I picked up the first book at my library right after New Year’s and was captivated by Russ and Clare’s initial adventure, in which they rescue an abandoned baby and solve a murder case. As you can see from my reading roundups, I’ve blazed through the entire series over the past two months.

I love a good mystery series, though I’m not much for serious gore. Give me an engaging, thoughtful protagonist (or two) with a strong sense of justice, an interesting setting (and preferably a standout supporting cast), twisty and compelling mystery plots, and I’m satisfied.

In this series, all those elements are intertwined with Russ and Clare’s complicated relationship. They make a good team and they quickly become friends, bonding over the cases they solve together and their respective experiences in the U.S. military. Before long, they find themselves wrestling with a deeper attraction. The problem: Russ is married, and Clare’s chosen vocation gives her extra incentive to deal honestly with her feelings and take responsibility for her actions.

Spencer-Fleming writes a solid mystery plot: I’ve been amazed at the way she weaves in local Adirondack history, the tangled web of relationships present in any small town, and questions of justice. Clare’s clear-cut sense of right and wrong is often troubled by the cases she investigates, while Russ’ long experience as a policeman has left him more world-weary but no less dedicated.

I’ve also been repeatedly astonished by the rendering of Russ and Clare’s relationship. These are two people trying to do the right thing, while acknowledging that their feelings for one another could wreak havoc on their lives and their town. It feels blazingly honest and compassionate.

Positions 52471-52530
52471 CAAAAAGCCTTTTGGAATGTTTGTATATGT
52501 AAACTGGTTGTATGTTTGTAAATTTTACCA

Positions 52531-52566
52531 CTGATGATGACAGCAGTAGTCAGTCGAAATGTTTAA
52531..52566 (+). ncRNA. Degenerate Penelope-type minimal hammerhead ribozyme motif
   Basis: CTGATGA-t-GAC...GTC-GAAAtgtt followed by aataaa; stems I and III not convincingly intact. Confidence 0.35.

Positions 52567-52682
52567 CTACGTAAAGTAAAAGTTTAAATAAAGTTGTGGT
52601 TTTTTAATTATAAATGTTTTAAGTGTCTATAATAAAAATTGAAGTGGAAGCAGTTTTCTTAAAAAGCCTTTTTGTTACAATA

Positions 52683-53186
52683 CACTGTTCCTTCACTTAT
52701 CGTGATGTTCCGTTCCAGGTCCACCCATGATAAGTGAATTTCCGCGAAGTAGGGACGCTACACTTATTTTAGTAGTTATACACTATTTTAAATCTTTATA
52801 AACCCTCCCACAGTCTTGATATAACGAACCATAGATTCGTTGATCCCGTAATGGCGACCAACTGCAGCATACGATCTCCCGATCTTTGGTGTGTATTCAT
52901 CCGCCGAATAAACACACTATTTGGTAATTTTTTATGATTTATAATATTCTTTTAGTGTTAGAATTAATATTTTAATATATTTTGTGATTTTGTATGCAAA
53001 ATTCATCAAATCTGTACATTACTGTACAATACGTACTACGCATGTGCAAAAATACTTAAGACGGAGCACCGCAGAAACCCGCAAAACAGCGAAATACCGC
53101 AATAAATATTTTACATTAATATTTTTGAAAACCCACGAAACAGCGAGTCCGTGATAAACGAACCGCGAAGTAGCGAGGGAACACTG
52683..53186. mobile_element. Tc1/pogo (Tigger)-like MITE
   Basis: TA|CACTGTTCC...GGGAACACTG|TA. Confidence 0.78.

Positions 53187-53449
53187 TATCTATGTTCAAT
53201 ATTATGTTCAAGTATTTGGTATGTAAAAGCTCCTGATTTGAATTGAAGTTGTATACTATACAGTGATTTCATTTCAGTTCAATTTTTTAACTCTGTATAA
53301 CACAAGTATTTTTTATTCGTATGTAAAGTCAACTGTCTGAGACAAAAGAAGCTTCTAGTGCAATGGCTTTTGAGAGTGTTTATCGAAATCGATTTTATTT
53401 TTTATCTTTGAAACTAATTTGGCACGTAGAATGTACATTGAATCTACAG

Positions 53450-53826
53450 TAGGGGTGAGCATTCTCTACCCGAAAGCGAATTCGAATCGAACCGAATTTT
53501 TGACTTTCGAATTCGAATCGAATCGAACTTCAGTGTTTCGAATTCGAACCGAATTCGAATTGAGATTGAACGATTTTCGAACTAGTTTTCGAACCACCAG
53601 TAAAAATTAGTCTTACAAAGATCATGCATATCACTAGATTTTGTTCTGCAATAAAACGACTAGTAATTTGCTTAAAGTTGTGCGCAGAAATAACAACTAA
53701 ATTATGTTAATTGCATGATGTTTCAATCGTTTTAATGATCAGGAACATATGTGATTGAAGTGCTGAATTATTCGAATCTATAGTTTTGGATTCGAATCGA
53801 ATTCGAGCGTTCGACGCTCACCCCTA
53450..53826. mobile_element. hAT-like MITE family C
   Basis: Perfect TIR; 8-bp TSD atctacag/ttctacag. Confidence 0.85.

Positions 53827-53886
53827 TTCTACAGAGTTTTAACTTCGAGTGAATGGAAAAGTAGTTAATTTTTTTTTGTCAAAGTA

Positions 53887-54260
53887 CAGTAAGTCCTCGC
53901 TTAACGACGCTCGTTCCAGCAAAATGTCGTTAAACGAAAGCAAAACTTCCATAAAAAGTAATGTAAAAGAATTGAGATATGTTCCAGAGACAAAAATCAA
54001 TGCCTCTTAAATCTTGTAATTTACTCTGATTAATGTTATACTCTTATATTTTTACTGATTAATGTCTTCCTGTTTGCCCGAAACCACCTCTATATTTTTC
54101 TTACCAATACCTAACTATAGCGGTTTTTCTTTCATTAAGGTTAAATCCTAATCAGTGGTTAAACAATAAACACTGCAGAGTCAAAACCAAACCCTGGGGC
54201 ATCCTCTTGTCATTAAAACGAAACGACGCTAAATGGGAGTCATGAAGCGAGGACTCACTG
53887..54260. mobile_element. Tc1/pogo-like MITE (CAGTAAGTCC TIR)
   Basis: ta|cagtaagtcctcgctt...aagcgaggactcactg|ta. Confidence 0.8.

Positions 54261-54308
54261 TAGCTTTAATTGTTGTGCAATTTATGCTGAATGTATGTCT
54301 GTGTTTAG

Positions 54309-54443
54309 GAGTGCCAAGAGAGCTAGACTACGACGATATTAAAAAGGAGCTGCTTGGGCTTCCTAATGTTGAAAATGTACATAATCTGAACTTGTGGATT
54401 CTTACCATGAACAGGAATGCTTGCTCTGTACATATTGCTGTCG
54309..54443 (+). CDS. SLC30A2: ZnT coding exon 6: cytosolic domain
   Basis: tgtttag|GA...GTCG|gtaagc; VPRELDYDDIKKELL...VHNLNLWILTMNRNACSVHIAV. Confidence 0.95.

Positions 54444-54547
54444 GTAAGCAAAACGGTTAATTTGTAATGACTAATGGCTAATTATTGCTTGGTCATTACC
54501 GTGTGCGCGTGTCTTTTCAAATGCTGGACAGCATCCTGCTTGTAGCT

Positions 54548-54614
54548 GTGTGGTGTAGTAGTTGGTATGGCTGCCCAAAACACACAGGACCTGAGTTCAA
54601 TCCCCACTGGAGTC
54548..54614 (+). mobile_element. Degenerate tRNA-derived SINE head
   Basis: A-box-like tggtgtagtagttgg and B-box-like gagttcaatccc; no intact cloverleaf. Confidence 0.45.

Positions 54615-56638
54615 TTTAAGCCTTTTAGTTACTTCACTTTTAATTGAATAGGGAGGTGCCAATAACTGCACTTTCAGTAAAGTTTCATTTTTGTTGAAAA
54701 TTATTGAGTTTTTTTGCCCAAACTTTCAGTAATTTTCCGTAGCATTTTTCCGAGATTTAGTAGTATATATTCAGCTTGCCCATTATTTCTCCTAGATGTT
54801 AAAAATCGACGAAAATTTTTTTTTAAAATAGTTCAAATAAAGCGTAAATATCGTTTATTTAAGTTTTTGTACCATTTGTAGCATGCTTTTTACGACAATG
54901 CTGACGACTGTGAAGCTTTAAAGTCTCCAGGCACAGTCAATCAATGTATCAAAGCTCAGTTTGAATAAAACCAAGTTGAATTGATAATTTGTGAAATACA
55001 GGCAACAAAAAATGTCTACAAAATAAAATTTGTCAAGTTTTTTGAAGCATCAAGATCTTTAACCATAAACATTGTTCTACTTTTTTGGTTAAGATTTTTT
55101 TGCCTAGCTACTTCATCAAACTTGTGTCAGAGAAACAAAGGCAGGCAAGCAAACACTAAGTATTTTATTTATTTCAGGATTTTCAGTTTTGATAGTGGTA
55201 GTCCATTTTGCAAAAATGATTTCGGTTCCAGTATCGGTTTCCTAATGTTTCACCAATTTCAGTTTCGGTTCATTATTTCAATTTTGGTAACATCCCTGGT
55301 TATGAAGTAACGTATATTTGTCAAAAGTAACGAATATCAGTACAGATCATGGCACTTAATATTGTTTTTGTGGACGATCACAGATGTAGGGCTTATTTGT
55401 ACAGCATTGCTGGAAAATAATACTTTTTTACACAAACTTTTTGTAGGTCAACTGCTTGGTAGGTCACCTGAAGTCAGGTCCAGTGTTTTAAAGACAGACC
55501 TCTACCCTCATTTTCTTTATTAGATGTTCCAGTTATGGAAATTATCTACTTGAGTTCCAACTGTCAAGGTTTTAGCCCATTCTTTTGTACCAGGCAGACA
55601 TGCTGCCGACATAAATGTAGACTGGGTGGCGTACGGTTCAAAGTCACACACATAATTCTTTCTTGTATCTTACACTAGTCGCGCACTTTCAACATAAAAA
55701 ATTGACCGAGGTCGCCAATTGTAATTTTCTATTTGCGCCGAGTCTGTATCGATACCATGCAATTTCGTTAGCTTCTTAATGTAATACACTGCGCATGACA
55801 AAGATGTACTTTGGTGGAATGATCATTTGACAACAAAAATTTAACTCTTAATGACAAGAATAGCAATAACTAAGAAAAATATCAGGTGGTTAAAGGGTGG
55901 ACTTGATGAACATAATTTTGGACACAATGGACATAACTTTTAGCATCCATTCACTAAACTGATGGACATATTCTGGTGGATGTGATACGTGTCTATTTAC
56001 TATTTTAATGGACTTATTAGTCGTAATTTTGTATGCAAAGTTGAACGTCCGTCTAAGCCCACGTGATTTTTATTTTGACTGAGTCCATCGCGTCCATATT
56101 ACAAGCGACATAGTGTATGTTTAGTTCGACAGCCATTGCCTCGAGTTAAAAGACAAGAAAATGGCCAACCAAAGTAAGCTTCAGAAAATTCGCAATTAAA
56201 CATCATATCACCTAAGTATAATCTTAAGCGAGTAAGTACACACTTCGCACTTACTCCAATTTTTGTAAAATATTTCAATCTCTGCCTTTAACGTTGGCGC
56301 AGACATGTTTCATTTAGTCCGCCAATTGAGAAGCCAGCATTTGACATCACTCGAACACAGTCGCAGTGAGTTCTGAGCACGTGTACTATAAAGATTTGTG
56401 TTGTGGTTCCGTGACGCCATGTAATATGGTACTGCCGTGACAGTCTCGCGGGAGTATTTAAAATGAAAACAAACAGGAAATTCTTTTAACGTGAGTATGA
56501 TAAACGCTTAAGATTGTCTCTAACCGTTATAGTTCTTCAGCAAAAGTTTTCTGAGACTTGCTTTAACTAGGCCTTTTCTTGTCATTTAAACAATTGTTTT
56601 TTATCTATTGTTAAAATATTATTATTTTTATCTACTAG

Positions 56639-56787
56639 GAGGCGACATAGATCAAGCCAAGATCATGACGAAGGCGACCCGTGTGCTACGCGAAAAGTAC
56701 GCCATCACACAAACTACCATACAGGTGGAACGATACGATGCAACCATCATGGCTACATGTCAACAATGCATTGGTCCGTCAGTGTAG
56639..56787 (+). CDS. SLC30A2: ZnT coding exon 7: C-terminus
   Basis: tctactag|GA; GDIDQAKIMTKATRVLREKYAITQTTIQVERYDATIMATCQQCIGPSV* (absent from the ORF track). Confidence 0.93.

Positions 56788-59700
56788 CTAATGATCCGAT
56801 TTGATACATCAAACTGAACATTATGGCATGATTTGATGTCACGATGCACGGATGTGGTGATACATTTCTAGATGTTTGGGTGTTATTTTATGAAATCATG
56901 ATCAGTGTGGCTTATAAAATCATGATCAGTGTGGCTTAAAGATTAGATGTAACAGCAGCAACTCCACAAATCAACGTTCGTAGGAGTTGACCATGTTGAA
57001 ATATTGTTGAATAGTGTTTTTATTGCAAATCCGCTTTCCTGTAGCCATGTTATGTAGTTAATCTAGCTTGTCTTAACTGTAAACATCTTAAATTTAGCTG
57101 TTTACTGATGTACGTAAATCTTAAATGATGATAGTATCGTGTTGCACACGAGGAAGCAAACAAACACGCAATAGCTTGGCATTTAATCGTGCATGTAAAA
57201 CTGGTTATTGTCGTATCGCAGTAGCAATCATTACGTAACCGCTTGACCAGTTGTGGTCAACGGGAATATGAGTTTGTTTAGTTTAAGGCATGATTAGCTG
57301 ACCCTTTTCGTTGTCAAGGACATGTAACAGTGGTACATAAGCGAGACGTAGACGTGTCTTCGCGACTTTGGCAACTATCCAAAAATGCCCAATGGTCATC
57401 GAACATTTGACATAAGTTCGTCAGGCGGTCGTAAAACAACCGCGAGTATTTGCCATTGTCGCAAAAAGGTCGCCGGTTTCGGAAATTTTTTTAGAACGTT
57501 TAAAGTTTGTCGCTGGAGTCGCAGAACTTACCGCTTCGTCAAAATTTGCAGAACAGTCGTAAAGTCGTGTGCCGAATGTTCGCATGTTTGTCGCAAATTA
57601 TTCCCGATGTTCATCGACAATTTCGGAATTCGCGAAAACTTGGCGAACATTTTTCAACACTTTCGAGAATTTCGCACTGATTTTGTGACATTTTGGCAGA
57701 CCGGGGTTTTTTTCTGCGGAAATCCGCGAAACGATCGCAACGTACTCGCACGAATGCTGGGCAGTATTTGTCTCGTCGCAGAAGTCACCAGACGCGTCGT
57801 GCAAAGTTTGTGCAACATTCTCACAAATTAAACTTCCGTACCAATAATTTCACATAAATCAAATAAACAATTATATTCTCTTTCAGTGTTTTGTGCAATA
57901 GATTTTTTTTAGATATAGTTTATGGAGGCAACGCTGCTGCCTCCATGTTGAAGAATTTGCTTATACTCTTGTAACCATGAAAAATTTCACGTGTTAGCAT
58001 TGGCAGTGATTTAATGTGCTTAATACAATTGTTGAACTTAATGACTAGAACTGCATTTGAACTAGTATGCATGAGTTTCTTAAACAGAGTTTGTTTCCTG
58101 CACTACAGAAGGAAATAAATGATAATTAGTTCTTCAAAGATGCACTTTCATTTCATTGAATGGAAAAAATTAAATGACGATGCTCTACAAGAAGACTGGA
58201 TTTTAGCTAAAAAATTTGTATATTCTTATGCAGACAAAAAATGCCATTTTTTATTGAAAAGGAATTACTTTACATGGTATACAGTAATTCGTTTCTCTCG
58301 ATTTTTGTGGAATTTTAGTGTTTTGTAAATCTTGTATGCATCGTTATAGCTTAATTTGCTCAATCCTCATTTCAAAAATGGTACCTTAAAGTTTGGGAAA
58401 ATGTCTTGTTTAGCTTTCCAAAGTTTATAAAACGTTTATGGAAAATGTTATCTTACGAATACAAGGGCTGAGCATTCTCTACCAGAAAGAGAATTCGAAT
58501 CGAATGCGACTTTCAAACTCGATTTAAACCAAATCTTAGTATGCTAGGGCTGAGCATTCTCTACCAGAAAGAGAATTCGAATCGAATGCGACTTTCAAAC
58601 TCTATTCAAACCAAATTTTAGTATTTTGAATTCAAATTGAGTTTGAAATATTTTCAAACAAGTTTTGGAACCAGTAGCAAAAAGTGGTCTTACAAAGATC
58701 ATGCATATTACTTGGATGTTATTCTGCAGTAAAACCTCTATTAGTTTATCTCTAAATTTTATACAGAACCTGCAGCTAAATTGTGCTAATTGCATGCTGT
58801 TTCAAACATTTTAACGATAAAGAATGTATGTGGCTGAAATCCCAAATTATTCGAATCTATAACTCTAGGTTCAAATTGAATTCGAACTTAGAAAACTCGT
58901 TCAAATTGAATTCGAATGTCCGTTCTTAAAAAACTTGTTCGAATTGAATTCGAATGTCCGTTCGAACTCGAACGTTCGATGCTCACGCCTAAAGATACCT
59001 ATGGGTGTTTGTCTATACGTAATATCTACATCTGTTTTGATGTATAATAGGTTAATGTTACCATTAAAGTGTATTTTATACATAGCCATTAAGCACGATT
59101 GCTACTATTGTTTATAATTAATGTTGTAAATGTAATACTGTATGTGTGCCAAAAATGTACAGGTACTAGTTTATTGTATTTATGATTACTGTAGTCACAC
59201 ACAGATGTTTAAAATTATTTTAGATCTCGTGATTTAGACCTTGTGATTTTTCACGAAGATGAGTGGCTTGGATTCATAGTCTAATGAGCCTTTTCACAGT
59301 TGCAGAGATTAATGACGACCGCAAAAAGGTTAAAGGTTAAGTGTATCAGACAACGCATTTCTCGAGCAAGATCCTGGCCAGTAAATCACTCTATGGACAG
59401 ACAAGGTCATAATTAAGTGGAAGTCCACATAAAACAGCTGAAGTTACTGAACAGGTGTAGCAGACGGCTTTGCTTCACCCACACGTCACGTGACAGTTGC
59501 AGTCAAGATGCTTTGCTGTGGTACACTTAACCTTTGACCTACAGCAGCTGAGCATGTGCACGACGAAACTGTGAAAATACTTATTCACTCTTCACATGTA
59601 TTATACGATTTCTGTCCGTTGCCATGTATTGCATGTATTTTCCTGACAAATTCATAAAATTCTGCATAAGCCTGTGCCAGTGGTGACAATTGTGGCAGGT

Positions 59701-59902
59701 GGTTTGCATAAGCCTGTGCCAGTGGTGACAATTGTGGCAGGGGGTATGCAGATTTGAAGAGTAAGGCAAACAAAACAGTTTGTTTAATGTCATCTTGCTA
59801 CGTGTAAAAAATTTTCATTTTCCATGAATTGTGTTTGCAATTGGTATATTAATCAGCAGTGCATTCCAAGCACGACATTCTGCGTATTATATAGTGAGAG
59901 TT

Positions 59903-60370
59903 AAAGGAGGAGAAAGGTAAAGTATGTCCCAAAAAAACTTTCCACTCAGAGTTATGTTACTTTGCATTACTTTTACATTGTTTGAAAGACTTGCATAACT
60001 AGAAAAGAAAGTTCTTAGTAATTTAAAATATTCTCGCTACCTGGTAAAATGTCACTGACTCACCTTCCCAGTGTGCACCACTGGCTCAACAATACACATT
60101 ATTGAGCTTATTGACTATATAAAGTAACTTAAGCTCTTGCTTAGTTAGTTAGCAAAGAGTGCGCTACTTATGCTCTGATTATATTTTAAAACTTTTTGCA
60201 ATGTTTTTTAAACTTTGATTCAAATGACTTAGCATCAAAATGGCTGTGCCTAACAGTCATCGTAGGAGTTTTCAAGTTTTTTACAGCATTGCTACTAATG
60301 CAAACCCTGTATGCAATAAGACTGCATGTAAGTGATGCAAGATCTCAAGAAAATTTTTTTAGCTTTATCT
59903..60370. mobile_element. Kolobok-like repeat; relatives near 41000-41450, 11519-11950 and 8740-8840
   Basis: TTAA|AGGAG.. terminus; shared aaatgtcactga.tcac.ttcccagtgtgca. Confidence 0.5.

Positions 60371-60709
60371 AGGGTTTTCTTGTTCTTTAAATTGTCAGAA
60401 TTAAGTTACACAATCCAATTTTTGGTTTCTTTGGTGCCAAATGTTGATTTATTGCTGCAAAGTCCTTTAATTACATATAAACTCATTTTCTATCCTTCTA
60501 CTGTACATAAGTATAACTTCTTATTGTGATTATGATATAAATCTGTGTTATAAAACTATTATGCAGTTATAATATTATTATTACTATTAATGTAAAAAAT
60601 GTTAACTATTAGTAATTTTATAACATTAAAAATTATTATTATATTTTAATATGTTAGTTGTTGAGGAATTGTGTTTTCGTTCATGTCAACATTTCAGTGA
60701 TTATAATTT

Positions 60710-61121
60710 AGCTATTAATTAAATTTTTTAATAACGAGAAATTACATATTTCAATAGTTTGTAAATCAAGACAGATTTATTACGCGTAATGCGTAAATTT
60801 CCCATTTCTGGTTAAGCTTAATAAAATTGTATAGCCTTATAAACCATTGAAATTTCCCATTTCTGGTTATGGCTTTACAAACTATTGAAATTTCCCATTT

Millers Kill, as the characters frequently note, is a small town, and I’ve grown to love many of the supporting characters: deputy police chief Lyle and veteran dispatcher Harlene; the junior officers, especially Kevin Flynn and Hadley Knox; the members of Clare’s vestry board and her church; and others who walk in and out of the pages regularly. They all strike me as utterly human, and most of them are people I’d like to know in real life.

Writing honestly and well about faith is hard to do. I speak from my experience on this blog and elsewhere, but I’ve never tried my hand at it in fiction. Spencer-Fleming gives us glimpses of Clare’s hard-won, gritty faith, which informs every case she works on and often goes against the grain of church politics and the vestry’s expectations. I wrote about an early scene involving prayer and a subsequent one on forgiveness, but there’s at least one similar nugget in every book: a few clear-eyed lines about the struggle to be a faithful person in this mixed-up, often heartbreaking world.

During a crisis moment in I Shall Not Want, the sixth book, Russ remembers asking Clare, “So, how do you pray?” He recalls her thoughtful expression, and her answer: Say what you believe. Say what you’re thankful for. Say what you love. 

I’ve finished the series for now (though I hope there are more books to come), and I can say with certainty: I love these characters, and I’m thankful for them. And for writers like Spencer-Fleming who bring us stories like these.